Looking at the experience holistically and breaking down where applicants got stuck and why, helped inform our design, but it also helped us define some product values. We are teasing out what it means emotionally to apply for social safety net services. This defines our brand values and how we design for our users, which again, is everyone.
Think about the last interaction you had with government. For me, I had to expedite my passport renewal and it took me an hour to pull together all the information on how to do that because it was scattered on different pages on the State Department website. A lot of times, our interactions do not feel calm, reassuring, patient, transparent, trustworthy, clear, concise, or any of the other words we listed above. At Code for America, we want to change that, and give all our users a dignified experience. They’re coming to us in a vulnerable state and we should respect that.
We were able to make an MVP for a CalFresh application using Typeform, and it worked: we were able to prove that people would be willing to apply through a more modern, new experience than the legacy systems. This was promising, but it wasn’t a scaleable or long-term solution.
We moved off Typeform and started building our own backend, and for styling, we started just using Bootstrap. I don’t love Bootstrap because it’s one-size-fits all, and that doesn’t always fit into the best experience for your own users, but it was still an improvement. Using those defined principles as guidelines, we made some simple improvements to the bootstrap CSS for things like legibility and mobile responsiveness.
We use large tap targets and a friendly tone. We give users an idea of how long the application takes, what the next steps are, and offer them support via chat throughout the process. We continue to collect user feedback and that helps inform improvements to the interface and flow.
An important part of our work, and all service design, is meeting your users where they are. Here are a few examples of how user research has informed our designs.
We found 31% of our users come to us via a mobile device. 14.8% of all visitors are using an Android OS. Testing on real world devices is important. This is our very old and weirdly light LG running an old Android OS. We were able to test usability and performance on it in a way we couldn’t replicate through browser testing.
It’s also looking at things like Spanish, and understanding the best ways to design for a non-English users. We tested our translation with native Spanish speakers to make sure the flow was comprehensible, which doesn’t mean identical to the English flow. We also have a client success manager who is fluent in Spanish and helps collect feedback and identify roadblocks for that audience.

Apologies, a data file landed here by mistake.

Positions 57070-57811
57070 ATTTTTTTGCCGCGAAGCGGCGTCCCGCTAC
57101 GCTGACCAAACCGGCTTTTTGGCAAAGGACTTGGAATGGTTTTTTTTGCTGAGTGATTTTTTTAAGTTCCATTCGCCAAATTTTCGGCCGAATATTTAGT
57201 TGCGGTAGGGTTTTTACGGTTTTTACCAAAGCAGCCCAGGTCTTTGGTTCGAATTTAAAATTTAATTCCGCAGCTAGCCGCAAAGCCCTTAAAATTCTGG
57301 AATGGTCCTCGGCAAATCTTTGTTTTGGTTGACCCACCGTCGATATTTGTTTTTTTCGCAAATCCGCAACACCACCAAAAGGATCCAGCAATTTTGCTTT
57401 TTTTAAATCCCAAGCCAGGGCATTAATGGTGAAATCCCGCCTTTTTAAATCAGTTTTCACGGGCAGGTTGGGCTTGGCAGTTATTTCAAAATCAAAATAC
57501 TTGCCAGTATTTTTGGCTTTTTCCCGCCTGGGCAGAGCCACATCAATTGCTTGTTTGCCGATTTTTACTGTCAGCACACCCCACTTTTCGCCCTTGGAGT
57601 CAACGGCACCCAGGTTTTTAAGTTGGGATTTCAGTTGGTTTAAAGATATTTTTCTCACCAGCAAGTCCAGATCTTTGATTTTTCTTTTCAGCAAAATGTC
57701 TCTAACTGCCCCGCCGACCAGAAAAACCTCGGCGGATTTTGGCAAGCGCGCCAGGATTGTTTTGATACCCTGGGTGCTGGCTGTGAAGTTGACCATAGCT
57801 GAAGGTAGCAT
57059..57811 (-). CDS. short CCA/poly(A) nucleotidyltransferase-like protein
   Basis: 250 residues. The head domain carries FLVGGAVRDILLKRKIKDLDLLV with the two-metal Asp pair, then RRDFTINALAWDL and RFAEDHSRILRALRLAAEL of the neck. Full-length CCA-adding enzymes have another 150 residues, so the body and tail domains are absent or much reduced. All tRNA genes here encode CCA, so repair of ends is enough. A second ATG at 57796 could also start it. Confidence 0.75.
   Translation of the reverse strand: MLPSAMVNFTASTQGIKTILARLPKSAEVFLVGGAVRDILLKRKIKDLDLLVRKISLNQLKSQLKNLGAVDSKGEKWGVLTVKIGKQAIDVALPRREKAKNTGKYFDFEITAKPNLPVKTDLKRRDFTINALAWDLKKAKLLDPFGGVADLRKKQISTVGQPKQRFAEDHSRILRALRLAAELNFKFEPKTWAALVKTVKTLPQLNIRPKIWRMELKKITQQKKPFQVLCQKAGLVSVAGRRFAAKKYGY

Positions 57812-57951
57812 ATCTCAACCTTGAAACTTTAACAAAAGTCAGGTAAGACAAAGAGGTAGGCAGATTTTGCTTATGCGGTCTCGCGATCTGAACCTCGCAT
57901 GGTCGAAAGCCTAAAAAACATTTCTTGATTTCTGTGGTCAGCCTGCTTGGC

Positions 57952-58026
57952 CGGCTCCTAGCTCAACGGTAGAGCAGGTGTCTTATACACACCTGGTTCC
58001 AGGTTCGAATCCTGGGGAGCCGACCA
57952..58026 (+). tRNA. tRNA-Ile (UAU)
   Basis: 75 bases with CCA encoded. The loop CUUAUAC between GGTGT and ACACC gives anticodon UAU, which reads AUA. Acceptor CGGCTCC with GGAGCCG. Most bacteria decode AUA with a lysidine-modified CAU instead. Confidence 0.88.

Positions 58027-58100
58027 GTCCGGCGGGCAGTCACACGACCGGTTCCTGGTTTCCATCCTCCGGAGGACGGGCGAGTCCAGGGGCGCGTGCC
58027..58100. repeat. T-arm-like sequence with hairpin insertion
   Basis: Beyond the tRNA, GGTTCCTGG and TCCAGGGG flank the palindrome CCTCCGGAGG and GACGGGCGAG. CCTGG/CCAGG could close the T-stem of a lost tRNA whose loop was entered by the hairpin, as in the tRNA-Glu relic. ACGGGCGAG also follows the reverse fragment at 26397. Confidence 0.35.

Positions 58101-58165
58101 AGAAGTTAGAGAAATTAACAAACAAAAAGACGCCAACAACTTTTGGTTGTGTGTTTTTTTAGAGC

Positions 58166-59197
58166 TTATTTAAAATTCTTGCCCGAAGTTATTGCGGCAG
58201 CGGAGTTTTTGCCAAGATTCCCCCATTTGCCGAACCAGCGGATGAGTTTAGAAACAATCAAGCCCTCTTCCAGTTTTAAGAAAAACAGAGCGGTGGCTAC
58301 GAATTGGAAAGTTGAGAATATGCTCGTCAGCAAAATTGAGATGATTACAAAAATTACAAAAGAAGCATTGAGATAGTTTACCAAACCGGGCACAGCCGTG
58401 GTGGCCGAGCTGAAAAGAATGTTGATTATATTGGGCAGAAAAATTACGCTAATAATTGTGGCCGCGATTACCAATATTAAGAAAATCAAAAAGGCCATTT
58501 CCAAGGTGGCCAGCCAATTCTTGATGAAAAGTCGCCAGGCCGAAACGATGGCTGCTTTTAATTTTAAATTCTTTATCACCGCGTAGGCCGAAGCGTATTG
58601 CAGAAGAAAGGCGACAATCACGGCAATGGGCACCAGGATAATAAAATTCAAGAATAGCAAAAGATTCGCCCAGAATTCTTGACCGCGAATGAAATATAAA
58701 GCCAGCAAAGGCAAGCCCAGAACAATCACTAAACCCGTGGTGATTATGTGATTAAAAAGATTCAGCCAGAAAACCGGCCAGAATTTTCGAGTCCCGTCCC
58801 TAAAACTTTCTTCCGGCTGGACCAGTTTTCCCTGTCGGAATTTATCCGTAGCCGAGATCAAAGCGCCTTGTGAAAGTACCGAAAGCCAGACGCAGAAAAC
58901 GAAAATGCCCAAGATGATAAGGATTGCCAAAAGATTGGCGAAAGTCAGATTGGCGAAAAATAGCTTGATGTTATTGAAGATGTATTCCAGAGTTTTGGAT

Design should be a public good
I’m so proud to have been a part of that team and project, which is continuing to evolve and grow to more counties in California with collaboration from our partners at the county and state levels. But that’s not the only thing we’re working on here; for the past few months I’ve been working with the Clear My Record team on content strategy for people applying to clear past convictions off their criminal records, freeing up opportunities for them to get better job, housing, and educational opportunities. We’re also working on ClientComm, a service helping to reduce recidivism by connecting case managers with their clients. Monique Baena-Tan, who co-presented with me at San Francisco Design Week this past June, is applying design thinking to the government hiring process, which you can read about here.
This is my first job in public interest technology, and oftentimes it’s been difficult and intimidating, but it’s the best job I’ve ever had. It’s the most meaningful work I’ve ever been a part of and this community — not just people at Code for America, but so many others in the civic tech space — is best group of people I’ve ever had the pleasure of working with. I am honored to have the opportunity to work on these things with them every day.
We believe design is powerful. But it’s expensive, and the people who need the creative problem solving we define as “design” often can’t afford it. Design should be a public good — Monique actually wrote this on her application to work at Code for America. We try and live this out every day. Work like GetCalFresh and Clear My Record proves how important digital services teams and practices are to the future of government services.
If you’re reading this, you probably also believe this statement. There’s so much work to do, and we need more people thinking about and doing this work right now. It’s a growing community and you can be a part of the group that’s helping define the best practices for this work.
What can you do?
- Are you interested in working in public interest tech? Check out Monique’s blog post on making the leap into Public Interest Tech and our job board to explore over 100 positions across the country.
- Do you want to work with us at Code for America? We’re hiring. Follow us on Twitter and subscribe to our newsletter for updates.
This is adapted from a talk given during 2017’s SF Design Week at the Code for America headquarters.